The special education teacher of the recommended 6:1+1 special class testified that she  was a certified special education teacher, holding degrees in regular and special education, with several years experience in working with students with autism in a variety of settings (Tr. pp. 147-49).  She added that she was certified in the Treatment and Education of students with Autism and Communicative Handicaps (TEACCH), a methodology for students with autism that structures and schedules the classroom environment, and enables students to independently transition from one place to another in the classroom (Tr. pp. 150, 214).

            The district's special education teacher also described the profile of the recommended 6:1+1 special class, advising that at the time of the impartial hearing, the class roster included four other students, all classified as students with autism (Tr. pp. 151, 165-66).  She estimated that the students' functional levels for reading ranged from pre-kindergarten to grade two, and for math, from grades one through three (Tr. p. 167).  Regarding language needs, one student in the class was verbal, one utilized "PECS,"[28] and the other two were building their verbal skills through the use of pictures and low level assistive technology switches and devices that were located around the room (Tr. pp. 168, 195).  The classroom of the recommended placement contained workstations used by students to work on tasks for the maintenance of mastered skills, with or without the help of a paraprofessional as necessary (Tr. pp. 168-69).  The classroom also contained one table at which the teacher worked individually with students, another table for activities such as arts and crafts and structured games, a large carpet upon which students sat and worked on "pairing and manding,"[29] story time, or games, four computers for student use, and the teacher's desk with its own computer (Tr. p. 169).  Two speech-language teachers "engineer[ed] the environment" with devices on the door to label items; for example, if a student wanted to hear music, they touched a device that audibly communicated "I want to listen to music" (Tr. p. 170).

            According to the district's special education teacher, the recommended class followed a particular model for the 2008-09 school year (Tr. p. 152).  She explained that a district ABA consultant visited her classroom one day per week, observed her during activities such as group morning meeting, and provided "pointers" on incorporating more language into the morning meeting and suggested using increased visuals (Tr. p. 156).  During individual sessions, the special education teacher stated that the ABA consultant might "model how to do something" with a student; "[o]therwise, she talks me through it" (Tr. p. 161).  If the special education teacher and the ABA consultant observed certain classroom behavior during the consultant's visit, the pair developed BIPs as necessary in response thereto (id.).  Additionally, the special education teacher advised that once per month, an ABA trainer from a private clinic visited the classroom to ensure that the district ABA consultant was training the special education teacher and classroom staff correctly, to fine-tune anything already worked on, and to answer questions raised by district staff (Tr. p. 165).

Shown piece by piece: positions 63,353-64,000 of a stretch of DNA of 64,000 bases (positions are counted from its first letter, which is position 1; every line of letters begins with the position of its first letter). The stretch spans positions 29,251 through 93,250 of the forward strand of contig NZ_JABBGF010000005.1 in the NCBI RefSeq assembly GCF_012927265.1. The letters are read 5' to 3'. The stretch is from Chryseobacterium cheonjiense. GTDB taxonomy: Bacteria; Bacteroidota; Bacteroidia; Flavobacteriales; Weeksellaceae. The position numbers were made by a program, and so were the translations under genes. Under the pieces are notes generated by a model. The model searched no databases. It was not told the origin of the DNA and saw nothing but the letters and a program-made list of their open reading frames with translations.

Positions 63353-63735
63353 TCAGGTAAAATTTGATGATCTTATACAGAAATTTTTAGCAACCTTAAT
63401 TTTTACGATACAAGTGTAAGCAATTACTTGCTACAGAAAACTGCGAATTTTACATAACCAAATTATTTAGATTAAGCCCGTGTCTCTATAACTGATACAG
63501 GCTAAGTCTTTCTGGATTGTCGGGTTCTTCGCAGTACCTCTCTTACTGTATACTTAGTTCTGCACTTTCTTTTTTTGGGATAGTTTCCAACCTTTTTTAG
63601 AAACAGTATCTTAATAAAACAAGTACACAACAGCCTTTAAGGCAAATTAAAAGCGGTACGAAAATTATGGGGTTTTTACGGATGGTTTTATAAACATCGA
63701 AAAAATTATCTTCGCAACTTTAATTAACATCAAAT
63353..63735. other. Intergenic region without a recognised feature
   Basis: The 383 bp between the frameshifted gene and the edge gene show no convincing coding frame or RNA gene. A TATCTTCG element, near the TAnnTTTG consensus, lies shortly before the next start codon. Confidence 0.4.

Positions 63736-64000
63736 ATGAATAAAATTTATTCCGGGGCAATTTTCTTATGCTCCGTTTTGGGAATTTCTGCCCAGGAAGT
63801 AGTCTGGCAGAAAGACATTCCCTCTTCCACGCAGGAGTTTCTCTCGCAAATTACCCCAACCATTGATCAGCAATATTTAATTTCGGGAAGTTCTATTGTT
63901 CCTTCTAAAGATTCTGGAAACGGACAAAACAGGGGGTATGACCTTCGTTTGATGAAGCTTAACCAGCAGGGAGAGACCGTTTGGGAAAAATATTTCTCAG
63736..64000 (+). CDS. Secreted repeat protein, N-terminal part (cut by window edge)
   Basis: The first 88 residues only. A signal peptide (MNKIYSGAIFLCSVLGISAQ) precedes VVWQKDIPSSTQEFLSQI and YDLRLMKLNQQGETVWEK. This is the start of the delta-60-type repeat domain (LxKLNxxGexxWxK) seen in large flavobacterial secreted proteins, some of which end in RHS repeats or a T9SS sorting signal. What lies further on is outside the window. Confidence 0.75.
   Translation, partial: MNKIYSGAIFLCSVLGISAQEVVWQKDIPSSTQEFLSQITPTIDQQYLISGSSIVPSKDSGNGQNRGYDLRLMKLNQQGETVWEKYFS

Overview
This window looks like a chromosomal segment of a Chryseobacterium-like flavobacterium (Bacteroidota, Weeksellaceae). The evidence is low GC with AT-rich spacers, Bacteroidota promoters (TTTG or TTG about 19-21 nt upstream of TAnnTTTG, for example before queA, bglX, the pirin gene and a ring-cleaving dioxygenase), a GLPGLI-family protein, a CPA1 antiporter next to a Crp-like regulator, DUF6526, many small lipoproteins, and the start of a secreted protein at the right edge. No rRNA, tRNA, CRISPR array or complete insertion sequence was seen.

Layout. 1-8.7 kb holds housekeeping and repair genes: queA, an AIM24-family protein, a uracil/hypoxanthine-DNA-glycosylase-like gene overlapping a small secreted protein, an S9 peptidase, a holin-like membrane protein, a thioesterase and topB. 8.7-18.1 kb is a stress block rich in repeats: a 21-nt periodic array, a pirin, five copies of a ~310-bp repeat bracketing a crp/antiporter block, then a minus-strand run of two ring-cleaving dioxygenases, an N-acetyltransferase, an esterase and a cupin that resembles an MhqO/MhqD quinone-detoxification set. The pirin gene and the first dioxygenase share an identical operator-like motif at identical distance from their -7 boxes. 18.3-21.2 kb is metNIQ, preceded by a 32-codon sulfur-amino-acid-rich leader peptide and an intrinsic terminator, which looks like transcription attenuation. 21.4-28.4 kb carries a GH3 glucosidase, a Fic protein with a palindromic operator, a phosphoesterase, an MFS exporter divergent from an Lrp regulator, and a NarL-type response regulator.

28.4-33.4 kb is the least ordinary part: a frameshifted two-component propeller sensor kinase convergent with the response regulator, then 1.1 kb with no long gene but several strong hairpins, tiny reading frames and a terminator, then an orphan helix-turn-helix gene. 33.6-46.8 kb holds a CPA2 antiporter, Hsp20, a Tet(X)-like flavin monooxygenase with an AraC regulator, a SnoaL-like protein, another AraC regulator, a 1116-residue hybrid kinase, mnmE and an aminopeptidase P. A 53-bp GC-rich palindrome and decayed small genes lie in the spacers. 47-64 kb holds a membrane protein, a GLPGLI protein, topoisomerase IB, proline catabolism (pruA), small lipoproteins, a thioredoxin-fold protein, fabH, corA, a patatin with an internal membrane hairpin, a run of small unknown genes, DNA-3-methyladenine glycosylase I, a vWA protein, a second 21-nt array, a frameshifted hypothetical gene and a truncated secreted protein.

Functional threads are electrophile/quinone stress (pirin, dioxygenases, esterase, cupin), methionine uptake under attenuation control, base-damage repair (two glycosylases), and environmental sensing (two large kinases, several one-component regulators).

In September 2008, the district's special education teacher conducted the Assessment of Basic Language Learning Skills (ABLLS) with each student, regardless of students' verbal ability (Tr. pp. 156-57).  The purpose of conducting the ABLLS was to assess skills in a variety of categories including receptive and expressive language, group instruction, math, reading, group routines, grooming, and daily living skills (Tr. p. 158).  Based on the results of the ABLLS, the special education teacher created a program binder for each student that contained a list of goals specific to that student, in addition to the goals and objectives included in the student's IEP (id.).  On a "typical day," when the district ABA consultant was in the classroom, these goals would be

addressed by the teacher with each student on a 1:1 basis for 45 minutes (Tr. pp. 155-57, 161).[30]  The special education teacher explained that during these 1:1 sessions, she focused on addressing the behavioral needs of each student and on building language, as well as anything on each student's IEP that was included in the student's program binder (Tr. pp. 161-62).  She further testified that she collected and graphed data for each targeted goal for each student and wrote programs for targeted goals based on the hierarchy of skills included in the ABLLS (Tr. pp. 159-61, 196-97, 201-02).  The hearing record demonstrates that when the district's special education teacher was working individually with one student, the other students in the class were working with the two paraprofessionals[31] in the class who had been trained by the district ABA consultant in pairing and manding (Tr. pp. 163-64).  She further asserted that the ABLLS "encompassed [the student's] IEP," and that the ABLLS provided her with a guideline for what she would sequentially address within each category of skills (Tr. pp. 211-12).